Collaboration and Licensing Deals Present Funding Lifeline

Adriana Tibbitts explains why, in the current market, there is likely to be an increased focus on licensing and collaboration activity, an attractive option for tech companies that desire to retain some rights to an asset but do not have the funds to develop it on their own.

The capital markets have been volatile and unpredictable for some time now, and this situation is not expected to improve in 2023. In the current down economy, life sciences companies — particularly smaller to midsize precommercial technology companies — are less likely to find that venture capital financings and the capital markets are a viable option. As a result, many companies are taking a closer look at their pipelines and making tough decisions about what assets to prioritize or deprioritize, given anticipated cash runway. Companies that otherwise might have retained a second- or third-priority asset until a later value inflection point are divesting their rights to those assets now. Potential acquirors and licensors are finding that there are assets with early but promising data that are becoming available as a result of these portfolio reviews.  

Access to Clinical Data is Key for Licensors in Deals

All of this has led to an increased focus on licensing and collaboration activity as a way to raise nondilutive development funding for prioritized assets. Co-development and co-commercialization deals are an attractive option for companies that desire to retain some rights to an asset but do not have the funds to develop and commercialize that asset on their own. Access to clinical data is a key negotiating point in these deals, with licensors looking to incentivize co-funding of clinical trials upfront by charging a multiple of trial costs for a licensee that decides it wants to use clinical data for a trial that it did not co-fund at the outset.   

For collaborations and out-licensing deals, many licensors are placing a premium on larger upfront payments and near-term development milestones and are willing to accept lower economics on the back end. In 2023, for the most attractive assets that are made available through an auction-style process, bidders who follow this formula are more likely to be successful.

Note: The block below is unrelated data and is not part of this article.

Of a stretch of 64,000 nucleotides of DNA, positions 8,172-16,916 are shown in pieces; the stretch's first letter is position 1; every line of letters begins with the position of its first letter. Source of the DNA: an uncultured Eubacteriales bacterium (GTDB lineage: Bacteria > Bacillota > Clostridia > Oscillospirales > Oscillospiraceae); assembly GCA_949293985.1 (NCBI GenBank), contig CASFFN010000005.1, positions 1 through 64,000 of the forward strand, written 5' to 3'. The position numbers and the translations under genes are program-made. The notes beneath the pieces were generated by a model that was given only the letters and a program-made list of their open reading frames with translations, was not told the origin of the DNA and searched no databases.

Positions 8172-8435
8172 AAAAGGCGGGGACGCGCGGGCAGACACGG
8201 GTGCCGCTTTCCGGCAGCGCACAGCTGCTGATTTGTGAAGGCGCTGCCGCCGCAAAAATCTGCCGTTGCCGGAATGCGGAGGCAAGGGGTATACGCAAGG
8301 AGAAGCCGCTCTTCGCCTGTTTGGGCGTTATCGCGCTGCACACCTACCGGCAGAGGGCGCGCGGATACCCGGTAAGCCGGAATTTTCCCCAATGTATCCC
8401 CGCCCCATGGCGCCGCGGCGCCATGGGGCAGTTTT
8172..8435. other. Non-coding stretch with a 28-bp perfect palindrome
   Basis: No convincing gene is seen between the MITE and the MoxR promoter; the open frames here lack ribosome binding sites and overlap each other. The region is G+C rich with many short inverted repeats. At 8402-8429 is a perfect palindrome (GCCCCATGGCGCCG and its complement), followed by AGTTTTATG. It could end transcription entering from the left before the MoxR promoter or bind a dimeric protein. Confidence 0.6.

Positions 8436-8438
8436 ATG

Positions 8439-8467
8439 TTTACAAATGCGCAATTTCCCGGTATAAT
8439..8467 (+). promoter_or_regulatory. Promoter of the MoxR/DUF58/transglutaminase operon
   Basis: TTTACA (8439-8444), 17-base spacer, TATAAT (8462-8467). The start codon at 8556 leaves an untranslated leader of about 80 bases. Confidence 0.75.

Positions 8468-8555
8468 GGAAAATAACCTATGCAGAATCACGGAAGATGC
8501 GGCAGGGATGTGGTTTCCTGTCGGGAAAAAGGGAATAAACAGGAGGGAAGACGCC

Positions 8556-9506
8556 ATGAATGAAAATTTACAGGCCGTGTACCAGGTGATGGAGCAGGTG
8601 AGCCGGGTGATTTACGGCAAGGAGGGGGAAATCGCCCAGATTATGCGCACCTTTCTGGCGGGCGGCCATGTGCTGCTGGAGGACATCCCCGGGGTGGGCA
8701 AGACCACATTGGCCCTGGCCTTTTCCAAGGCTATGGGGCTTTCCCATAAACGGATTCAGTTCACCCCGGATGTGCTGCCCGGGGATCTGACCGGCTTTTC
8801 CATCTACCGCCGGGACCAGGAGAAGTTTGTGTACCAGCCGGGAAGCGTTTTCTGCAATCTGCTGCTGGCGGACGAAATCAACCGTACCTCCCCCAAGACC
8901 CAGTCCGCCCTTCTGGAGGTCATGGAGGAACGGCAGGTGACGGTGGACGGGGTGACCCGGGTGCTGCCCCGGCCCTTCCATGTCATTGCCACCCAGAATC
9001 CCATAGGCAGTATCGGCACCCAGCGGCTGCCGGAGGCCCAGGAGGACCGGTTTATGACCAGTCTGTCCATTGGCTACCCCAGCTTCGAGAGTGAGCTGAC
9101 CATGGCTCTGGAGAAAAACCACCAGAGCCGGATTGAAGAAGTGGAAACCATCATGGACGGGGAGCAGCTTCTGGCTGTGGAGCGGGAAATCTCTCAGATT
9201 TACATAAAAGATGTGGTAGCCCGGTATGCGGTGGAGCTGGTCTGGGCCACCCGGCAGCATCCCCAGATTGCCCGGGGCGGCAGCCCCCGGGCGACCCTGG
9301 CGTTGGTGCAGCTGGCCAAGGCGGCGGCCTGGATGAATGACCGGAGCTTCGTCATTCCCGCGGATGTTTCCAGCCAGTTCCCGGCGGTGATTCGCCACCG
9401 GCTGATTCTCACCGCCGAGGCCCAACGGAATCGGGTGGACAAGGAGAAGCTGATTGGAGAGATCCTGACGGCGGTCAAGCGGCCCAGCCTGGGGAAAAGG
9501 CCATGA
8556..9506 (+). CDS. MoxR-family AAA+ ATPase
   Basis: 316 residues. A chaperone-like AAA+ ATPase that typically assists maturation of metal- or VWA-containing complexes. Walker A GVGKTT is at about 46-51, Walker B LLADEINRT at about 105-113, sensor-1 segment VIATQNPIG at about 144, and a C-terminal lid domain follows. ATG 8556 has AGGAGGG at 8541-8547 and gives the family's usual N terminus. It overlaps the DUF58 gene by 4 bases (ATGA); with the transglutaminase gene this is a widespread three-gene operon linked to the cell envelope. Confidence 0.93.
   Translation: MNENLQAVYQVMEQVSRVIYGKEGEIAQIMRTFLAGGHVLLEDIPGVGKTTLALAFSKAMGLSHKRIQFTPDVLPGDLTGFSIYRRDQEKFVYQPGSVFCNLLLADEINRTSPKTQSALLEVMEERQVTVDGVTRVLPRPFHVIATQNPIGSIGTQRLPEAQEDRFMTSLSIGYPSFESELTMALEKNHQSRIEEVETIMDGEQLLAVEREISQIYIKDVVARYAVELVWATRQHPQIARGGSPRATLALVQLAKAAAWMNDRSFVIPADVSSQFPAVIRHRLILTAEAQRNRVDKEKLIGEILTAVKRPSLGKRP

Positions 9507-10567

During 2023, we expect to see continued interest in territory specific out-licenses. Out-licenses to greater China rights have been and will continue to be popular as these deals can carry a significant upfront payment and do not usually jeopardize a company’s ability to sell itself at a later date. 

M&A is Increasingly on the Table as an Option as Investors Seek Liquidity

In 2023, we are likely to see life sciences companies considering M&A transactions earlier than they might usually. The larger companies in the space are actively looking at acquisition targets and considering what deals they might propose. 

There are, of course, liquidity-increasing alternatives to both M&A and licensing deals, notably royalty financing. In the past year there has been a significant increase in activity in this area. Investors are actively looking to buy the rights to milestones and royalties payable under existing collaboration and license agreements. Synthetic royalty deals, or royalty monetizations, are a very popular and effective financing tool for companies with later-stage assets that are looking to fund completion of a pivotal trial and commercial launch activities.


  • Actively prepare to out-license any applicable assets before a third party is involved — create an internal data site with relevant materials; review in-license agreements and other relevant agreements for potential issues.
  • Include in out-license agreements the right to sell payments under the agreement and to provide related confidential information of the licensee to a royalty purchaser.
The views expressed in these articles are exclusively those of the authors and do not necessarily reflect those of Sidley Austin LLP and its partners. This article has been prepared for informational purposes only and does not constitute legal advice. This information is not intended to create, and receipt of it does not constitute, a lawyer-client relationship. Readers should not act upon this without seeking advice from professional advisers.
Sidley Austin Logo